Melbourne restaurant group Made Establishment has paid $2.6 million in backpay to 162 of its 430 staff after an external audit revealed they had been incorrectly paid.
The group, which includes MasterChef star and director George Calombaris, was first alerted to the problem by the Fair Work Ombudsman (FWO) in 2015.
The company blames “historically poor processes” during six years of rapid expansion when it came to classifying employees. The problem has also cost the company money with nearly half the staff being overpaid on their base salary alongside more than half who were underpaid.
The company does not plan to ask staff who were overpaid to pay back the money.
The restaurants involved include the popular CBD Greek diner The Press Club, Gazi and Hellenic Republic. The street food chain Jimmy Grants is not involved.
The depth of the problem emerged after Made appointed Troy McDonagh as its new CEO late last year and problems were revealed during an internal review. He engaged KPMG to investigate at the start of 2017, leading to the discovery the 162 staff had not been paid their full overtime payments.
After dragging on for more than a year, the problem only came to a head when former Swisse Wellness CEO Radek Sali become a significant shareholder and there was a shakeup of the board. A new CEO was appointed and Sali is now Made Establishment’s chairman.
McDonagh said to avoid any confusion or dispute, the calculation of payments had been based on employees working a regular 38-hour week, and all overtime calculated at the highest overtime rate of 200%. The investigation stretches back to 2011.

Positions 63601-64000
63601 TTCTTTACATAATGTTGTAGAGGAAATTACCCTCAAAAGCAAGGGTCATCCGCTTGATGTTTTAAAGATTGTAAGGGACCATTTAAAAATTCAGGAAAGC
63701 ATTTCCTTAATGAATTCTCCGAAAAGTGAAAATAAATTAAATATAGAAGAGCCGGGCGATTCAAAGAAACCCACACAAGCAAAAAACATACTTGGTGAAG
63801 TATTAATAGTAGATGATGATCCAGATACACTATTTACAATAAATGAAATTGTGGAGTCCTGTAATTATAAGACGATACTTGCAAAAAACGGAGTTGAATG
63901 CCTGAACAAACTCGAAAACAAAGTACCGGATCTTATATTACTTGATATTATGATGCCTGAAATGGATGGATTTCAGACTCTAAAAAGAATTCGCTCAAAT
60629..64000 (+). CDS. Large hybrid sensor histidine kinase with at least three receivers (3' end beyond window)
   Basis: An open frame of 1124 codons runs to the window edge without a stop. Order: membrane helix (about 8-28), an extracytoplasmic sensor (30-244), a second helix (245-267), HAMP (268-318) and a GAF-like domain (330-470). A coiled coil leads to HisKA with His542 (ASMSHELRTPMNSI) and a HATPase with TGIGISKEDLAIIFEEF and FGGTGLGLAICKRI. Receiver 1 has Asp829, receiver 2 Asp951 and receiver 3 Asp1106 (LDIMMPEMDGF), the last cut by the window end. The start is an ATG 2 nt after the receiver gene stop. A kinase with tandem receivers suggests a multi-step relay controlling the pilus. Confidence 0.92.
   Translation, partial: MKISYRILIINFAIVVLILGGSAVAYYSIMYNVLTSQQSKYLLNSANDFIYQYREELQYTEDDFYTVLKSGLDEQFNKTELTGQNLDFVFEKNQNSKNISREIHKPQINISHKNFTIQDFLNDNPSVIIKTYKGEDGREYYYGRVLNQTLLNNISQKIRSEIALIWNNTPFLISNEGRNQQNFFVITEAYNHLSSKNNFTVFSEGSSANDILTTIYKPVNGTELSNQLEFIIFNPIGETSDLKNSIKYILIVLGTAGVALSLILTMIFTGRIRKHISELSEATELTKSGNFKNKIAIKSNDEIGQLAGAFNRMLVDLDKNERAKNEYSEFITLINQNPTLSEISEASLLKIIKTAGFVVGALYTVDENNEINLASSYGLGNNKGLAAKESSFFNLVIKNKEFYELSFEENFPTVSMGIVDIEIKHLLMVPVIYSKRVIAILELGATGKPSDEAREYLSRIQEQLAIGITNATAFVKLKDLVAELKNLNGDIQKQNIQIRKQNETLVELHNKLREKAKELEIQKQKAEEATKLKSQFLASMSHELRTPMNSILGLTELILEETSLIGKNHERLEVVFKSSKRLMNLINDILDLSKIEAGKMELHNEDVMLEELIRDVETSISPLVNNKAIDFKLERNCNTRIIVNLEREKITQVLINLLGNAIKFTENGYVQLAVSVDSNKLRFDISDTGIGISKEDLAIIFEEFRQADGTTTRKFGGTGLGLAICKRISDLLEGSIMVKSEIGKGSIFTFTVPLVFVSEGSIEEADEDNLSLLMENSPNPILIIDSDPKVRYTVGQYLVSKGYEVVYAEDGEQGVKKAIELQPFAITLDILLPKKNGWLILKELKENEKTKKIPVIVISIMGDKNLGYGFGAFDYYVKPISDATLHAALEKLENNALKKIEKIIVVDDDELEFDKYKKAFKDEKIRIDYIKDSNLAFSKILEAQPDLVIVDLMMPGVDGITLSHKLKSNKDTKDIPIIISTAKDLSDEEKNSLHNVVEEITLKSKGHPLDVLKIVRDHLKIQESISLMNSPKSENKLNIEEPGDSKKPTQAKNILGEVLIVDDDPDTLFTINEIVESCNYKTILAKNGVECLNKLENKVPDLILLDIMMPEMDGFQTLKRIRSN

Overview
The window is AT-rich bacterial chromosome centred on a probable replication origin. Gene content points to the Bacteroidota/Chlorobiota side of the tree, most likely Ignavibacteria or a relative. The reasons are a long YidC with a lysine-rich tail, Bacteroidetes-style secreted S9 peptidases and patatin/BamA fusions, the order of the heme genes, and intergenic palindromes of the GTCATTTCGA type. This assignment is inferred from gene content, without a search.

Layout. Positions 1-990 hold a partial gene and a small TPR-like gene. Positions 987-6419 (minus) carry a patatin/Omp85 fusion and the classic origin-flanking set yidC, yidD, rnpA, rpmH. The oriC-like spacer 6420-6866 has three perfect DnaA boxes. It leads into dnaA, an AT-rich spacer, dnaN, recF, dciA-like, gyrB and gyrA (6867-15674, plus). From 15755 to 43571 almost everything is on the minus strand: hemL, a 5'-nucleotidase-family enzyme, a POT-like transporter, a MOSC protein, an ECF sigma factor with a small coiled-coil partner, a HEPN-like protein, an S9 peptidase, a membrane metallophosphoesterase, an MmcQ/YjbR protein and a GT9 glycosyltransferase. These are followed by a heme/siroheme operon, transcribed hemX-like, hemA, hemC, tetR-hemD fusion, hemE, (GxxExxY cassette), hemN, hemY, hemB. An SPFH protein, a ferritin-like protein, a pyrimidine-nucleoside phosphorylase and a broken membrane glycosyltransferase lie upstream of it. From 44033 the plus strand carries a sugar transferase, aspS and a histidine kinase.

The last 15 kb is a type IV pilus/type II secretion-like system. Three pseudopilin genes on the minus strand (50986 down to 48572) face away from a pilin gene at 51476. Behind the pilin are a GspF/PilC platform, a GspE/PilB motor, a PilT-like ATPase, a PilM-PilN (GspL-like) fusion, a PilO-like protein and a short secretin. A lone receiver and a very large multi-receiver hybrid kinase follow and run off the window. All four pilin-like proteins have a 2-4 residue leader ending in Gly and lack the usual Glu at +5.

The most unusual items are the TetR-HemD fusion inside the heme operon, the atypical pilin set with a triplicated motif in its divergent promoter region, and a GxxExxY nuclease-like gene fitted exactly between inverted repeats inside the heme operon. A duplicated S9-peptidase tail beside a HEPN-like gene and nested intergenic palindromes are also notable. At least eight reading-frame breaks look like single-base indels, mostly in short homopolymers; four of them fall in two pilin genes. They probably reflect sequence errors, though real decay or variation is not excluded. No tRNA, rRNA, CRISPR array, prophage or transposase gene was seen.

“The payments of money owed to employees varied with the average back-payment to employees just over $16,000,” he said. “We will work collaboratively with FWO through this process.”
Staff were notified yesterday and the company issued a statement about correcting the problem in a sector where the FWO routinely has to intervene to deal with the exploitation and underpayment of workers.
Calombaris apologised for what happened, saying the HR and payroll systems “were clearly inadequate” to deal with the rapid expansion over the past six years.
“I am so sorry we have messed up and let you down on a fundamental issue, which is to ensure our people are paid their full entitlements,” he said in the email to staff.
“I am devastated by what has happened, and we have been working extremely hard to fix this. I want to be clear that getting it right means ensuring that every single one of our team members is paid what they are entitled to.”
Calombaris conceded the issue should have been tackled sooner.
“Regrettably, our attention to detail at that time wasn’t at a level it should have been, but we now have a CEO and a Human Resources Manager in place, supported by good processes and systems to properly support the business,” he said.
Any former employee who thinks they may have been affected should contact the company via email at hrenquiries[at]madeestablishment[dot]com[dot]au.
Business Insider Emails & Alerts
Site highlights each day to your inbox.